Natural capital and externality accounting within large South African organisations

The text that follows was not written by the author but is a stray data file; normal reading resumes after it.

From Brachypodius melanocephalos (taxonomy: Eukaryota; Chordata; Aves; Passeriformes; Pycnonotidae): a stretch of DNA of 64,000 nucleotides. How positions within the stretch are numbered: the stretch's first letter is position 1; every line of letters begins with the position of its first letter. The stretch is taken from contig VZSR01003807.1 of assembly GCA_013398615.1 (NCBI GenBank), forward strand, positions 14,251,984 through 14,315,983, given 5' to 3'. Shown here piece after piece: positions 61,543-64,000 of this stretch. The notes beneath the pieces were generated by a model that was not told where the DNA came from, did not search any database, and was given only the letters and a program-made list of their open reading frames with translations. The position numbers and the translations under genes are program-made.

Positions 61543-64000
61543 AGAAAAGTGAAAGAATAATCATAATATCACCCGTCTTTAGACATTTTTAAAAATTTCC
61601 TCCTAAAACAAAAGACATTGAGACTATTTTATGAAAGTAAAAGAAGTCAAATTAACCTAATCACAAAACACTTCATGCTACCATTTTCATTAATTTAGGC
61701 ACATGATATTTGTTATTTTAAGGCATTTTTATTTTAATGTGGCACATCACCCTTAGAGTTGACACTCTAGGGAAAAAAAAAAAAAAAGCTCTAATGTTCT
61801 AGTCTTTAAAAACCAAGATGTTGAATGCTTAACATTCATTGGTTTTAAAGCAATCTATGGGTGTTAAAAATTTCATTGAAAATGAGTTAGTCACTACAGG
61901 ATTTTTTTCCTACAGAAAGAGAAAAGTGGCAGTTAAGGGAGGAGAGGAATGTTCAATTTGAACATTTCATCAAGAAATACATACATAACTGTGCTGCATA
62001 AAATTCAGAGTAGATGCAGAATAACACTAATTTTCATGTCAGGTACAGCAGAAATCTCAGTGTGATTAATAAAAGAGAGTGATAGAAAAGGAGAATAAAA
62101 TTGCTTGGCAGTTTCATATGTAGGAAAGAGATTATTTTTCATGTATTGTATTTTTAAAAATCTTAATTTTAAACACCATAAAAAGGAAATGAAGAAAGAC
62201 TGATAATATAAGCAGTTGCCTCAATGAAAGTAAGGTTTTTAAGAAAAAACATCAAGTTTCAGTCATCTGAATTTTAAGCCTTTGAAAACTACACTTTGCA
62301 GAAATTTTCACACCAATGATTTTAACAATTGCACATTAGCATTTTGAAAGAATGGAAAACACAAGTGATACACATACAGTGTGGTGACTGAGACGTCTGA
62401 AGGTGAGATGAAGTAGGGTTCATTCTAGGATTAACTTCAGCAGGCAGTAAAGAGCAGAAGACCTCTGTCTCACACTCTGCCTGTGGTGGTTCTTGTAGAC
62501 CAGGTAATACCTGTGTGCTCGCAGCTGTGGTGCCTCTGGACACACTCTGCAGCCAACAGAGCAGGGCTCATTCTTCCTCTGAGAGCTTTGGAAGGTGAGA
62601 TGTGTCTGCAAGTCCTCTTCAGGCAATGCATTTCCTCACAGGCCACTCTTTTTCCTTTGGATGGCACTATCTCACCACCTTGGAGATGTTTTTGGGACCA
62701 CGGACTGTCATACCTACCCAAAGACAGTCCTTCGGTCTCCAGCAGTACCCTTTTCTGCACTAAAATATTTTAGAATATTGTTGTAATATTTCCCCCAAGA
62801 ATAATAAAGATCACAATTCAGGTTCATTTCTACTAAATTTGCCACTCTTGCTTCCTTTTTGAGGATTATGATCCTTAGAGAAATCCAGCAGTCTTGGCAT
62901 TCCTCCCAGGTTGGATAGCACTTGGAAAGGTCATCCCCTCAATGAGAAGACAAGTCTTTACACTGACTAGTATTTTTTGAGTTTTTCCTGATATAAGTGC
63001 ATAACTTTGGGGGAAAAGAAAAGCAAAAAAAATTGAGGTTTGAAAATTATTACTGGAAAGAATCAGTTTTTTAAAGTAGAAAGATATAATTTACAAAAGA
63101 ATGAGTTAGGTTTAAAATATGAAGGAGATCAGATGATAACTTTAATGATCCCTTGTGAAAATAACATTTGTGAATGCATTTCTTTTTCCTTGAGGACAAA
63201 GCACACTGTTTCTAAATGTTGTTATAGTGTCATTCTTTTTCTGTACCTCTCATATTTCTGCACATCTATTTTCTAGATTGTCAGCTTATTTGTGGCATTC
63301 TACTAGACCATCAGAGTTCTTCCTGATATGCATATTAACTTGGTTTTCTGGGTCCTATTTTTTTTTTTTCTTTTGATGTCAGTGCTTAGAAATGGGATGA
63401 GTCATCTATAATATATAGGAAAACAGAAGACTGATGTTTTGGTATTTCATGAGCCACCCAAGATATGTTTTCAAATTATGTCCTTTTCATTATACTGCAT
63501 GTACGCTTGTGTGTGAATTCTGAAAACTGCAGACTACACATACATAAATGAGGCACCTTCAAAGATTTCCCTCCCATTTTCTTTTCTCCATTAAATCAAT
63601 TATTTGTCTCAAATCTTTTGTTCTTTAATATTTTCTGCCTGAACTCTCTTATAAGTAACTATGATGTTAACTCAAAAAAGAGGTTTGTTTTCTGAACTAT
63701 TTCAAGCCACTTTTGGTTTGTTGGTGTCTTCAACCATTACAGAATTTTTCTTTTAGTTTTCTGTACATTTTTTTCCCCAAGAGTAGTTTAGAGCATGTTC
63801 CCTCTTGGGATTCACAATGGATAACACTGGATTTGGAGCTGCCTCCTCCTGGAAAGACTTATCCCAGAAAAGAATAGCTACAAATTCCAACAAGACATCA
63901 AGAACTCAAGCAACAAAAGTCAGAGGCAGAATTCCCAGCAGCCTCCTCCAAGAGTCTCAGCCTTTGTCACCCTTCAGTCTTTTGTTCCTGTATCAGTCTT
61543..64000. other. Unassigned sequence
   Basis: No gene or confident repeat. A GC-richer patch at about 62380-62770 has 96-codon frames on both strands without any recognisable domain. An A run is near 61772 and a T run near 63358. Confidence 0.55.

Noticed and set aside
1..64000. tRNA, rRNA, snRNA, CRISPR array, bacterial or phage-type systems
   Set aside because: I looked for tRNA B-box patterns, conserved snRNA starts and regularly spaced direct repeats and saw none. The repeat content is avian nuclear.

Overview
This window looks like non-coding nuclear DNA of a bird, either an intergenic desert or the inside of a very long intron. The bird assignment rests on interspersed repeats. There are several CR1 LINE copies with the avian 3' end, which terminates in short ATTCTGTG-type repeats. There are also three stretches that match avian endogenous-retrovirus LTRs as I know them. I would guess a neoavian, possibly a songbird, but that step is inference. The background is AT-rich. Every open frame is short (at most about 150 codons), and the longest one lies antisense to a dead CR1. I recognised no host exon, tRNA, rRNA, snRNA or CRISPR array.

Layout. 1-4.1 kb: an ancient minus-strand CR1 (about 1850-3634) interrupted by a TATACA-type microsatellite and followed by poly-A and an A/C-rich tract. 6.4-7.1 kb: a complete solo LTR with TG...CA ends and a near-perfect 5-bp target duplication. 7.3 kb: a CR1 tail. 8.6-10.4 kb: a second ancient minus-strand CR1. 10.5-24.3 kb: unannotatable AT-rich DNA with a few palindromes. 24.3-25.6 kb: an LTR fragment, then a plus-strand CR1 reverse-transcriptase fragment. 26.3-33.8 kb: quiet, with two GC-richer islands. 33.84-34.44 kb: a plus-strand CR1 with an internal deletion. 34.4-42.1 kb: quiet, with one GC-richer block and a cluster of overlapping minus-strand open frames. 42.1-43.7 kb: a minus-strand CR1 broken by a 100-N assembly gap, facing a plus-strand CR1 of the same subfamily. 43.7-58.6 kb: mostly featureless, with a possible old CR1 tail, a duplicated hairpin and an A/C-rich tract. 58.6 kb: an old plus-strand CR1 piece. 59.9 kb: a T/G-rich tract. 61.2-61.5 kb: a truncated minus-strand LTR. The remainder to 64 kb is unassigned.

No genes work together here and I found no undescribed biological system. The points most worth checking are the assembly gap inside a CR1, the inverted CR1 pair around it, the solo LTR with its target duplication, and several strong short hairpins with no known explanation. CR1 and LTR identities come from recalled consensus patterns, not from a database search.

In a world with finite natural resources, the prevalence of economic models which exclude environmental impacts signals a non-sustainable business context. A paradigm shift is required to ensure that sustainable economic growth is achieved without further environmental degradation. The research investigated the organisations’ thinking surrounding aspects of natural capital, which include their interpretation, reporting and the range of valuation methods being utilised. In addition perspectives on deemed barriers and enablers to achieve natural capital accounting in South Africa have been explored with the intent to reduce potential market failures or opportunity costs incurred by society. Through semi-structured interviews with 15 experts, nine Johannesburg Stock Exchange (JSE) listed organisations across four industries, namely mining, banking, food retail and brewing, the study qualitatively explored the level of sophistication of natural capital accounting in South Africa and presents an enablement model for natural capital accounting. The results indicate that the influence of conventional economic paradigms, coupled with lack of knowledge flows and institutional voids has marginalised natural capital, creating an unquantified social cost. While institutional voids exist, there remains an opportunity for business and stakeholders to align and manage natural capital more pragmatically and create truly sustainable businesses.